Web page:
Seattle Times Company v. Rhinehart
Decided May 21, 1984; 467 US 20


A. Issues Discussed: 1st Amendment (press, speech, association)

B. Legal Question Presented:

Did parties involved in a civil litigation have a 1st Amendment right to disseminate, in advance of trial, information gained through the pretrial discovery process?


A. Background:

Respondent Rhinehart was the spiritual leader of a religious group, the Aquarian Foundation. Aquarian beliefs include life after death and the ability to communicate with the dead through mediums. Rhinehart was the primary Aquarian medium.

The Seattle Times and the Walla Walla Union-Bulletin published stories about Rhinehart and the Foundation. Five articles appeared in 1973 that focused on Rhinehart and the manner in which he operated the foundation. They described seances conducted by Rhinehart in which people paid him to put them in touch with deceased relatives and friends. The articles also stated that Rhinehart had sold magical “stones” that had been “expelled” from his body. One article referred to Rhinehart's conviction, which was later vacated, for sodomy. The four articles that appeared in 1978 concentrated on an “extravaganza” sponsored by Rhinehart at the Walla Walla State Penitentiary. The articles stated that he had treated 1,100 inmates to a 6-hour-long show, during which he gave away between $35,000 and $50,000 in cash and prizes. One article described a “chorus line of girls [who] shed their gowns and bikinis and sang...” The two articles that appeared in 1979 referred to a purported connection between Rhinehart and Lou Ferrigno, star of the popular television program, The Incredible Hulk.

Rhinehart brought this action alleging, among other things, that the articles contained “fictional and untrue” statements. The trial court issued a protective order prohibiting petitioners from publishing, disseminating, or using the information in any way except where necessary to prepare for and try the case.  Petitioners appealed from the protective order. The Washington Supreme Court affirmed and the US Supreme Court granted certiorari to review the case.

B. Counsel of Record:
Opposing Side
Evan L. Schwab argued the cause for petitioners. With him on the briefs were P. Cameron DeVore and Bruce E.H. Johnson. Malcolm L. Edwards argued the cause for respondents. With him on the brief was Charles K. Wiggins.
C. The Arguments:
Opposing Side
Unavailable Unavailable
Opposing Side
James C. Goodale, John G. Koeltl, Burt Neuborne, Charles S. Sims, W. Terry Maguire, Anthony Epstein, Erwin G. Krasnow, Bruce W. Sanford, J. Laurent Scharff, Richard M. Schmidt, Jr., and Donald F. Luke filed a brief  urging reversal for the American Civil Liberties Union et al. as amici curiae. No amici curiae briefs were filed on behalf of Respondent.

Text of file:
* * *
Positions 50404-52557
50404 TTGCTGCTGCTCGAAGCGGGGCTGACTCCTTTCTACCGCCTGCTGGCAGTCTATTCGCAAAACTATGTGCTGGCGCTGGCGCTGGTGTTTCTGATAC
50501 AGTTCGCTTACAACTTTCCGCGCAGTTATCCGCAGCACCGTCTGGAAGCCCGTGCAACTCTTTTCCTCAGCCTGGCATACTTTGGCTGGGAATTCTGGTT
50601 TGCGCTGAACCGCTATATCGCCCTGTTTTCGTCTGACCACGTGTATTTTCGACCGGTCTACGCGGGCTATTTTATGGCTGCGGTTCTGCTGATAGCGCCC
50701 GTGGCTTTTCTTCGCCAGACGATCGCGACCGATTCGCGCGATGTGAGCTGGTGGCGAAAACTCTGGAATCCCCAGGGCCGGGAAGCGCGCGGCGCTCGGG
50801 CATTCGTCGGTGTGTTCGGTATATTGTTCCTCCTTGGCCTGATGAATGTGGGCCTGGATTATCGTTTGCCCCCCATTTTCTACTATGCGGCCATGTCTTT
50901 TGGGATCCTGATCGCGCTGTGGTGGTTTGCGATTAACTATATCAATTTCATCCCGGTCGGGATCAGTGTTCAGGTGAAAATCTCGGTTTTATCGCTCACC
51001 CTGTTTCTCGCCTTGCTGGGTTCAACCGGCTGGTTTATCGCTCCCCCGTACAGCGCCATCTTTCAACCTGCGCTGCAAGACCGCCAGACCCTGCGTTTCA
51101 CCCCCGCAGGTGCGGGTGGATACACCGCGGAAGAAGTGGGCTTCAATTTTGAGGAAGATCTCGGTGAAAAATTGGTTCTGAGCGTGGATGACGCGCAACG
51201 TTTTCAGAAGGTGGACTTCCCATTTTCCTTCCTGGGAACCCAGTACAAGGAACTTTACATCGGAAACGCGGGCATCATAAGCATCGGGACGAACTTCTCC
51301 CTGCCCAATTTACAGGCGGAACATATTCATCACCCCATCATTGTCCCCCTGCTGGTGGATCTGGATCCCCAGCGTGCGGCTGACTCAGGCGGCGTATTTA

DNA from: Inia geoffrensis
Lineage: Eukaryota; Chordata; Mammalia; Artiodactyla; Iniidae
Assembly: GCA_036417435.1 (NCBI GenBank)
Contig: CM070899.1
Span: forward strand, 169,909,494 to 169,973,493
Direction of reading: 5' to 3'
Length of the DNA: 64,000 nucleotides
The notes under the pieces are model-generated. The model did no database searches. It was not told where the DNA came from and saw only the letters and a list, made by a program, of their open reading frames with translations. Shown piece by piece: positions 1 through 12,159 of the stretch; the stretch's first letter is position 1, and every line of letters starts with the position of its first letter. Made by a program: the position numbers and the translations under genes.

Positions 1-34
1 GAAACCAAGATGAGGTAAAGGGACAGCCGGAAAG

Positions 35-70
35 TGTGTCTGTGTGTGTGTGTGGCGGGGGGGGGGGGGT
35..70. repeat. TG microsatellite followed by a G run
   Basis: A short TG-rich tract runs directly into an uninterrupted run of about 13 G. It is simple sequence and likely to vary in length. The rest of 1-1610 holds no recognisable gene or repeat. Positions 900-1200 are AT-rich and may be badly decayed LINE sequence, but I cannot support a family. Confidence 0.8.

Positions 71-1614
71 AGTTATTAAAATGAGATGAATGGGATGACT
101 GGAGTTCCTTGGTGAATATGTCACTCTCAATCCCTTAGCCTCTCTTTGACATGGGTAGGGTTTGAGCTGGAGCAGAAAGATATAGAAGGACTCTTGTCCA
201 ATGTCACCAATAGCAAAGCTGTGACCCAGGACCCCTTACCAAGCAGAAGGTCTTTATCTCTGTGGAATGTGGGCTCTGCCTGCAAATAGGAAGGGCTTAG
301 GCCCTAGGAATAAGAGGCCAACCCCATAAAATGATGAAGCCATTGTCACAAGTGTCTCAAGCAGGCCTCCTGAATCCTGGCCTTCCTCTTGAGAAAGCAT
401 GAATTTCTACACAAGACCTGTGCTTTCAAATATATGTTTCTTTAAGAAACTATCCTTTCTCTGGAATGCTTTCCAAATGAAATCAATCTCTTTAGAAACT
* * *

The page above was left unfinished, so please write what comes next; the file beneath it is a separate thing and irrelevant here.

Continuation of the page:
"In addressing the First Amendment question presented here, it is necessary to consider whether the 'practice in question [furthers] an important or substantial governmental interest unrelated to the suppression of expression' and whether 'the limitation of First Amendment freedoms [is] no greater than is necessary or essential to the protection of the particular governmental interest involved...' [reference to Procunier v. Martinez].

Judicial limitations on a party's ability to disseminate information discovered in advance of trial implicates the First Amendment rights of the restricted party to a far lesser extent than would restraints on dissemination of information in other contexts. Rules authorizing discovery are a matter of legislative grace. A litigant has no First Amendment right of access to information made available only for purposes of trying his suit. Furthermore, restraints placed on discovered information are not a restriction on a traditionally public source of information.

Rule 26(c) furthers a substantial governmental interest unrelated to the suppression of expression. Liberal pretrial discovery under the State's Rules has a significant potential for abuse. There is an opportunity for litigants to obtain - incidentally or purposefully - information that not only is irrelevant but, if publicly released, could be damaging to reputation and privacy. The prevention of such abuse is sufficient justification for the authorization of protective orders.

The provision for protective orders in the Washington Rules - conferring broad discretion on the trial court - requires, in itself, no heightened First Amendment scrutiny. The unique character of the discovery process requires that the trial court have substantial latitude to fashion protective orders.

In this case, the trial court entered the protective order upon a showing that constituted good cause as required by Rule 26(c). Also, the order is limited to the context of pretrial civil discovery, and does not restrict dissemination if the information is obtained from other sources. It is sufficient for purposes of this Court's decision that the highest court in the State found no abuse of discretion in the trial court's decision to issue a protective order pursuant to a constitutional state law...

Held: The protective order issued in this case does not offend the First Amendment... affirmed"

Justice Vote: 0 Pro vs. 9 Con

  • Powell, L. Con  (Wrote majority opinion)
  • Burger, W. Con  (Joined majority opinion)
  • White, B. Con  (Joined majority opinion)
  • Blackmun, H. Con  (Joined majority opinion)
  • Rehnquist, W. Con  (Joined majority opinion)
  • Stevens, J. Con  (Joined majority opinion)
  • O’Connor, S. Con  (Joined majority opinion)
  • Brennan, W. Con  (Wrote concurring opinion)
  • Marshall, T. Con  (Joined Brennan’s concurrence)

The ACLU filed as amicus urging reversal; the US Supreme Court affirmed the Washington Supreme Court decision in a 9-0 vote, giving the ACLU an apparent loss.